According to Melbourne-based property group Glenvill, the answer is yes, this new suburb in Melbourne’s northeast will change living as Melbournians know it
A recently commissioned report by British trend forecasters, The Future Laboratory, to analyse current and future planned suburbs from around the world and identify the major trends which will shape the way we live in coming decades. The research uses new criteria relevant to emerging measures of quality of life such as convenience, connectivity, green spaces, wellbeing, innovation hubs and cultural districts and Yarrabend meets the criteria.
The Future Laboratory co-founder Martin Raymond says that Yarrabend is a great example of urban renewal development globally.
“Our research finds that factors that will influence liveability in the future boil down to how communities can be optimised through technology and design, supporting convenience, wellbeing, connectedness, collaboration and sustainability.
“Developments such as Yarrabend are at the forefront of profound cultural shifts in which people – and buildings – are optimising everything, which is why we’ve identified that it will become the world’s most liveable suburb in the future.”
Glenvill’s $2 billion masterplanned development, Yarrabend, which occupies the former Amcor Paper Mill site in Alphington, will be home to 2,500 new dwellings by 2024.
Glenvill recently released a collection of lofts targeting owner-occupiers as a way of differentiating the product offering. The lofts, located in the Mills precinct of YarraBend, are housed in four-storey low-rise buildings and are pitched at buyers seeking inner-city housing solutions. Glenvill director of sales and marketing Ashley Bramich says the strategy seems to be working. “Buyers are very willing to buy off the plan if you provide them with unique solution that reflects their needs,” he said.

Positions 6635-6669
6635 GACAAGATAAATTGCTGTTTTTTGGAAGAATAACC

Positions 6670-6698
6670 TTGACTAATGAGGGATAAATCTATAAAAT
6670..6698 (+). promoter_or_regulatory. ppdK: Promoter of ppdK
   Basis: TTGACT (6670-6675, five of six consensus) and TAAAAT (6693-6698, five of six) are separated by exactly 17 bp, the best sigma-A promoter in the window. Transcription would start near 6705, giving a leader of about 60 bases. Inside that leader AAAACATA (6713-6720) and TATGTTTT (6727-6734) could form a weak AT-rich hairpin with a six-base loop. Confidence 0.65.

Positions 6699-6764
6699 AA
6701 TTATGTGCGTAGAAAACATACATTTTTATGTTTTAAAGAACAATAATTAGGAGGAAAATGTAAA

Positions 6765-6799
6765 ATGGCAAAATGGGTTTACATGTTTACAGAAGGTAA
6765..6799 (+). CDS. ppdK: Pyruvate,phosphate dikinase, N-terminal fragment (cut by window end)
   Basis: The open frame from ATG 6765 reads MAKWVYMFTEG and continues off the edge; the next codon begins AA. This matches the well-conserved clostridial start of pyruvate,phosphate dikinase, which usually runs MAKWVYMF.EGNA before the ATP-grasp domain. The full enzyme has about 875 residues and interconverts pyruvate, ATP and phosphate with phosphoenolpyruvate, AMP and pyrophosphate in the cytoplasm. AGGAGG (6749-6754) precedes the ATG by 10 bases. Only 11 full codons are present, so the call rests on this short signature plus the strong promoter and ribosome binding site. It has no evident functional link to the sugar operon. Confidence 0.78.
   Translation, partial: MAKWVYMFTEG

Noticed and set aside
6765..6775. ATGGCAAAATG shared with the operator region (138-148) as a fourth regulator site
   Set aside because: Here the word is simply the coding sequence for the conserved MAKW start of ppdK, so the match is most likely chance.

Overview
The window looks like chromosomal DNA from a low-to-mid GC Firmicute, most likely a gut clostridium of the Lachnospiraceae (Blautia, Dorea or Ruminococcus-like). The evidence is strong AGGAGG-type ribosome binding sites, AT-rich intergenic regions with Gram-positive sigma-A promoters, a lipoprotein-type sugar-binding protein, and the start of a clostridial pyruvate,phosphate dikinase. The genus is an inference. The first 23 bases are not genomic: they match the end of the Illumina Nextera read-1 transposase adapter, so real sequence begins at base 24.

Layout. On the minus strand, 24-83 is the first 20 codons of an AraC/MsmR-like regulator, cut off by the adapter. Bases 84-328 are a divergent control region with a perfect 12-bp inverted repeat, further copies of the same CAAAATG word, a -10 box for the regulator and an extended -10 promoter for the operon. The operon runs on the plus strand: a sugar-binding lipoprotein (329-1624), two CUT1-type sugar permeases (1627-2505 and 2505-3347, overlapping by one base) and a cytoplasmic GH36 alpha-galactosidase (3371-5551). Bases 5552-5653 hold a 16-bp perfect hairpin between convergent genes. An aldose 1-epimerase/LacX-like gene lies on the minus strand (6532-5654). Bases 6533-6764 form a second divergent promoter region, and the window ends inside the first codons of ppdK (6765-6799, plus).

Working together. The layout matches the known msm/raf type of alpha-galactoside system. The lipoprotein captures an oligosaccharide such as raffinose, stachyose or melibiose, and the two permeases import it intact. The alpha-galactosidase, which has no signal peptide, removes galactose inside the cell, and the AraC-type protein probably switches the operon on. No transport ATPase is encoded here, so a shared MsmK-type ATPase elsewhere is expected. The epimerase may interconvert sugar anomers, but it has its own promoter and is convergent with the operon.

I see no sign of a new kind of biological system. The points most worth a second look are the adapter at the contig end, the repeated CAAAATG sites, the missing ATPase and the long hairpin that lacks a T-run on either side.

The 48 lofts, priced under $1 million, were sold within two weeks of launching to a combination of young professionals and empty-nesters. “The low-rise boutique buildings are designed to make people feel connected to the community,” Bramich said. Each loft spans two levels with the ground level lofts including a courtyard and those on the upper levels boasting a rooftop garden. The lofts are connected through a single party wall and are designed in clusters of eight with individual open spaces.
The 16.5 hectare Yarrabend site was acquired by Glenvill in 2012 after Amcor ceased paper recycling operations. The masterplan is expected to deliver over 2,500 dwellings across a mix of house and land, apartments, townhouses and lofts.
“We listened to the market and worked with our architect to create a design according to buyer feedback,” Bramich said. “Cookie cutter apartments just don’t cut it anymore.”
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